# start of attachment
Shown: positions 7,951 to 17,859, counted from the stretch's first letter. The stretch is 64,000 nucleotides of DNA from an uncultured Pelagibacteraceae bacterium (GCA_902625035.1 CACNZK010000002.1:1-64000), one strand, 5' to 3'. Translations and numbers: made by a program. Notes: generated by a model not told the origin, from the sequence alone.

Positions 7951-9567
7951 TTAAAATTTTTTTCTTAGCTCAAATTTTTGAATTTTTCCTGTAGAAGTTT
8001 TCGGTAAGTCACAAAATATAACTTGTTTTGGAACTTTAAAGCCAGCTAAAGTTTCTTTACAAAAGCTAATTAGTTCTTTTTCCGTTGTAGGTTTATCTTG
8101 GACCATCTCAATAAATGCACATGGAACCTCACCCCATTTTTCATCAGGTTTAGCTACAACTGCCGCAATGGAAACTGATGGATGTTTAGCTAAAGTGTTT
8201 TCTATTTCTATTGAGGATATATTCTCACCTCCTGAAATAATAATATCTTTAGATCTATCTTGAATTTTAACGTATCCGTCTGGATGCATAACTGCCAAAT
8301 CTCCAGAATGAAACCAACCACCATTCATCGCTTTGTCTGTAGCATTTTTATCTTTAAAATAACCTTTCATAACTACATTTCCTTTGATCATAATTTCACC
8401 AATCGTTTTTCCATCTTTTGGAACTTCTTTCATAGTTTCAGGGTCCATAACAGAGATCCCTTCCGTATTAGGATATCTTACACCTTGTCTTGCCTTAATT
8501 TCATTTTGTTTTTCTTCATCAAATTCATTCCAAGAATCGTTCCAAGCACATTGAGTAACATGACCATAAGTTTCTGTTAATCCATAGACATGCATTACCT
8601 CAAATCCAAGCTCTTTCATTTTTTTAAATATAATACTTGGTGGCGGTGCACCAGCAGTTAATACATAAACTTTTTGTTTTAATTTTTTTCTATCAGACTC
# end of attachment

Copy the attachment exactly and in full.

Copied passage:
Shown: positions 7,951 to 17,859, counted from the stretch's first letter. The stretch is 64,000 nucleotides of DNA from an uncultured Pelagibacteraceae bacterium (GCA_902625035.1 CACNZK010000002.1:1-64000), one strand, 5' to 3'. Translations and numbers: made by a program. Notes: generated by a model not told the origin, from the sequence alone.

Positions 7951-9567
7951 TTAAAATTTTTTTCTTAGCTCAAATTTTTGAATTTTTCCTGTAGAAGTTT
8001 TCGGTAAGTCACAAAATATAACTTGTTTTGGAACTTTAAAGCCAGCTAAAGTTTCTTTACAAAAGCTAATTAGTTCTTTTTCCGTTGTAGGTTTATCTTG
8101 GACCATCTCAATAAATGCACATGGAACCTCACCCCATTTTTCATCAGGTTTAGCTACAACTGCCGCAATGGAAACTGATGGATGTTTAGCTAAAGTGTTT
8201 TCTATTTCTATTGAGGATATATTCTCACCTCCTGAAATAATAATATCTTTAGATCTATCTTGAATTTTAACGTATCCGTCTGGATGCATAACTGCCAAAT
8301 CTCCAGAATGAAACCAACCACCATTCATCGCTTTGTCTGTAGCATTTTTATCTTTAAAATAACCTTTCATAACTACATTTCCTTTGATCATAATTTCACC
8401 AATCGTTTTTCCATCTTTTGGAACTTCTTTCATAGTTTCAGGGTCCATAACAGAGATCCCTTCCGTATTAGGATATCTTACACCTTGTCTTGCCTTAATT
8501 TCATTTTGTTTTTCTTCATCAAATTCATTCCAAGAATCGTTCCAAGCACATTGAGTAACATGACCATAAGTTTCTGTTAATCCATAGACATGCATTACCT
8601 CAAATCCAAGCTCTTTCATTTTTTTAAATATAATACTTGGTGGCGGTGCACCAGCAGTTAATACATAAACTTTTTGTTTTAATTTTTTTCTATCAGACTC